Since I am at home, I thought I would catch up with another blog, and this one was sparked by a television programme that I watched earlier.  But more of that later!

The subject of this blog is White Nothe which is a fabulous headland on the Jurassic Coast of Dorset.  Also known as White Nose because of its distinctive shape, it is an area that I love to walk as it seems to be filled with interest and intrigue, not to mention wild, windy weather at times.

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The distinctive shape of White Nothe, AKA White Nose, at sunset

The chalk headland with its flat top juts out to sea and has amazing views all along the coast to the east and the west.  To the east, the views take in Bat’s Head, Durdle Door and Lulworth Cove.

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The view to the east

To the west, the views spread out across the beautiful Ringstead Bay and through to Weymouth.

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The Dorset Cost Path and the view to the west

And looking directly South, the view takes in The Isle of Portland, which in reality is not an island as it is connected to the mainland by a causeway.

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The view south to Portland

With the Dorset Coast Path running along this whole area, I am sure you can appreciate why I love walking it so much – well, who wouldn’t.  I mentioned that this area is intriguing, well it is to me, and one of the quirky things is the famous Smuggler’s Path which zig zags steeply down the end of the headland to the shore.  This path was made famous by J Meade Falkner in his book, ‘Moonfleet’ which is a tale of smuggling in Dorset.  In part of the book he wrote:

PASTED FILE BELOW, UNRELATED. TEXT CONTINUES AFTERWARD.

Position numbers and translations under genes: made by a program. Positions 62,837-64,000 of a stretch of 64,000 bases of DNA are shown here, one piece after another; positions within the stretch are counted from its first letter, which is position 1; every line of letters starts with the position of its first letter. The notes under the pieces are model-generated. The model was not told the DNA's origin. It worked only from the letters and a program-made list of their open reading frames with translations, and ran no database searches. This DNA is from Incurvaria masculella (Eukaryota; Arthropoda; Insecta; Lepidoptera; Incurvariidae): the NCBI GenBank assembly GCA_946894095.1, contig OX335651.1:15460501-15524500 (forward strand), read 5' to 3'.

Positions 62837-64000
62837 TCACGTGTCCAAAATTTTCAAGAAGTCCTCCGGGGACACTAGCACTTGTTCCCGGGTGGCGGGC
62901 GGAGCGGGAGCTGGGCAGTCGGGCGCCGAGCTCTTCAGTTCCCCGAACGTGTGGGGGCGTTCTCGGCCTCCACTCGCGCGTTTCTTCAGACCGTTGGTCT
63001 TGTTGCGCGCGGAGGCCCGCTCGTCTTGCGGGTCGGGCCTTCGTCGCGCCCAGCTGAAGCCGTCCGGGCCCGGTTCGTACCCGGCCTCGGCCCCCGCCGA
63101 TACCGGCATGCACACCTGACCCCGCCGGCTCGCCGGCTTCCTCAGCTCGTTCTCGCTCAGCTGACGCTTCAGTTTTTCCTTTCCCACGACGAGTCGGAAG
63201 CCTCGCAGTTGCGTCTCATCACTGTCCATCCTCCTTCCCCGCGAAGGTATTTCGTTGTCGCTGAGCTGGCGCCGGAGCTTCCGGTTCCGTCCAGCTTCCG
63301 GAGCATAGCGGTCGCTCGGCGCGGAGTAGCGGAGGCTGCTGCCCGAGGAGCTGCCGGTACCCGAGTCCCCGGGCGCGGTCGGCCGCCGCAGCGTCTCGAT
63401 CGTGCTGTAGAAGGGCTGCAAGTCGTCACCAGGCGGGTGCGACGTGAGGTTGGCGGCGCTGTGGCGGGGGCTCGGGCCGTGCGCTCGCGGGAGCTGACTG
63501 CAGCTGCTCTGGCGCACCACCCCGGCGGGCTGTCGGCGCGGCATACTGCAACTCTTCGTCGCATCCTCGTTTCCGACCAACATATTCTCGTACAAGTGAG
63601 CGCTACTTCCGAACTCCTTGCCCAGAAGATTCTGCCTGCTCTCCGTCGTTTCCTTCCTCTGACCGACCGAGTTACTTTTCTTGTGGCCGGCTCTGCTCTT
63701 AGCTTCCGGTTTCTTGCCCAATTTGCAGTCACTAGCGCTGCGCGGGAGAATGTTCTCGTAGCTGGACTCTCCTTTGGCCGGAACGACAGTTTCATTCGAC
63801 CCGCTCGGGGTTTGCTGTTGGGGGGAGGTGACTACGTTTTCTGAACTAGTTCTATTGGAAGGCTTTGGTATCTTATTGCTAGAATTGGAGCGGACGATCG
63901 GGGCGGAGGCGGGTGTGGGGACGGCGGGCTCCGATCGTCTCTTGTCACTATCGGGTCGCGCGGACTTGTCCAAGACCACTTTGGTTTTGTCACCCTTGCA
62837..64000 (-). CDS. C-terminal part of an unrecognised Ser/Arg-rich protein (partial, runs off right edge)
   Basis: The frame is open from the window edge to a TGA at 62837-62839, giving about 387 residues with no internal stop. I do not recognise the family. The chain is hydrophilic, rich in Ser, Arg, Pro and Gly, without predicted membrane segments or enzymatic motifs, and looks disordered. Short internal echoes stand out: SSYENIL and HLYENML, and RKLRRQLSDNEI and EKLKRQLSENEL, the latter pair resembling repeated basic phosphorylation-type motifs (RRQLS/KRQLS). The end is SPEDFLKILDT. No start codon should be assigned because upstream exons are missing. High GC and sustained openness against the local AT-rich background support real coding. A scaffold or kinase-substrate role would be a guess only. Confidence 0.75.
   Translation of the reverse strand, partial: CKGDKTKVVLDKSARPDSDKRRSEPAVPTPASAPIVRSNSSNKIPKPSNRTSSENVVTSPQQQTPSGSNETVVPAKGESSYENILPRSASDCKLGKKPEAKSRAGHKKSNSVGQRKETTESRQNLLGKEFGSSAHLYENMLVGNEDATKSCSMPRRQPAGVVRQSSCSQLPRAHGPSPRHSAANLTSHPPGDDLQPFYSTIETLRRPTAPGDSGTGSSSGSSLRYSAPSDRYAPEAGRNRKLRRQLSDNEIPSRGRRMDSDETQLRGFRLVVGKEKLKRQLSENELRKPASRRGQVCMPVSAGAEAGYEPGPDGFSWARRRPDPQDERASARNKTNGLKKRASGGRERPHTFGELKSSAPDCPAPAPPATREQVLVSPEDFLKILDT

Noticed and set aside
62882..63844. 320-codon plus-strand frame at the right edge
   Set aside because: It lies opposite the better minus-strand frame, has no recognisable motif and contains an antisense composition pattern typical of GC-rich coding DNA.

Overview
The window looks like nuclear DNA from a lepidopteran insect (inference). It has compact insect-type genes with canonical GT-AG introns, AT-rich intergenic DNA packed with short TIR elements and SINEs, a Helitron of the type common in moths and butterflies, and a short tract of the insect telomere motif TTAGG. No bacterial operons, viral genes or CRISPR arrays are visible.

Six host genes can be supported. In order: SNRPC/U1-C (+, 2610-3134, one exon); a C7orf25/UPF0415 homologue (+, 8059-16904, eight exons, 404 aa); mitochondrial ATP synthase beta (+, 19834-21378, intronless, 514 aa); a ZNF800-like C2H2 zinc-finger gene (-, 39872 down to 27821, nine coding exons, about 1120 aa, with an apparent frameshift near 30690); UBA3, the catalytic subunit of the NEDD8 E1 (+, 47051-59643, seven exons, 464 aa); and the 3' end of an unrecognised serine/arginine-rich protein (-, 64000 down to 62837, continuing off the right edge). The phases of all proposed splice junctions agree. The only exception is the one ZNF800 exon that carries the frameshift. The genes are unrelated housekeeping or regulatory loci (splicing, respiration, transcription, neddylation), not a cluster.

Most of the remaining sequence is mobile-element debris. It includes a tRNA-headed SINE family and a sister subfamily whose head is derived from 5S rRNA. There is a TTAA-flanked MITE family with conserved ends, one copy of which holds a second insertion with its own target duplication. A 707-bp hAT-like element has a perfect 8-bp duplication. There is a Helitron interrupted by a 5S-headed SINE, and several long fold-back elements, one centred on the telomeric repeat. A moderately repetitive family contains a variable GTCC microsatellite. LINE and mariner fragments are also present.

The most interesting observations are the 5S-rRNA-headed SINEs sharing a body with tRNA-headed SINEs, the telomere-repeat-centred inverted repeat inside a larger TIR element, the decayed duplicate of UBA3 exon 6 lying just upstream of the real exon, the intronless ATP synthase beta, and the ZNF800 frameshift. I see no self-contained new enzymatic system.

‘Forgive me, lad,’ he said, ‘if I have spoke too roughly. There is yet another way that we may try; and if thou hadst but two whole legs, I would have tried it, but now ’tis little short of madness. And yet, if thou fear’st not, I will still try it. Just at the end of this flat ledge, farthest from where the bridle-path leads down, but not a hundred yards from where we stand, there is a sheep-track leading up the cliff. It starts where the under-cliff dies back again into the chalk face, and climbs by slants and elbow-turns up to the top. The shepherds call it the Zigzag, and even sheep lose their footing on it; and of men I never heard but one had climbed it, and that was lander Jordan, when the Excise was on his heels, half a century back. But he that tries it stakes all on head and foot, and a wounded bird like thee may not dare that flight. Yet, if thou art content to hang thy life upon a hair, I will carry thee some way; and where there is no room to carry, thou must down on hands and knees and trail thy foot.’

(From Moonfleet by J Meade Falkner – as young John Trenchard and Elzevir Block flee from the Excise Men)

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The Smuggler’s Path

Actually, the path itself, whilst steep, is not that scary although when you reach the bottom there is a somewhat shaky and exposed ‘ladder’ that takes you the last 30 feet to the shore.  This is a path I always enjoy walking, especially down……well its tough going up it ;)!

One of the other quirky things is the ‘pill box’ which stands at the top of the zig zag.  It was in fact a communication post during the war, and I once scrambled up to the top to take some pictures.  These places always intrigue me because as I stand there, I find myself wondering about all the men that served there, and the legacy they left.  What also amuses me is that as I stand beside this communication post, I have no signal on my mobile phone!!

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The communication post

The most intriguing thing about the headland is the row of cottages behind in the picture above.  These puzzled me for years until I got talking to a very pleasant lady who lives in one of them and she told me all about them.  This is another very quirky part of this wonderful county!

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White Nothe Cottages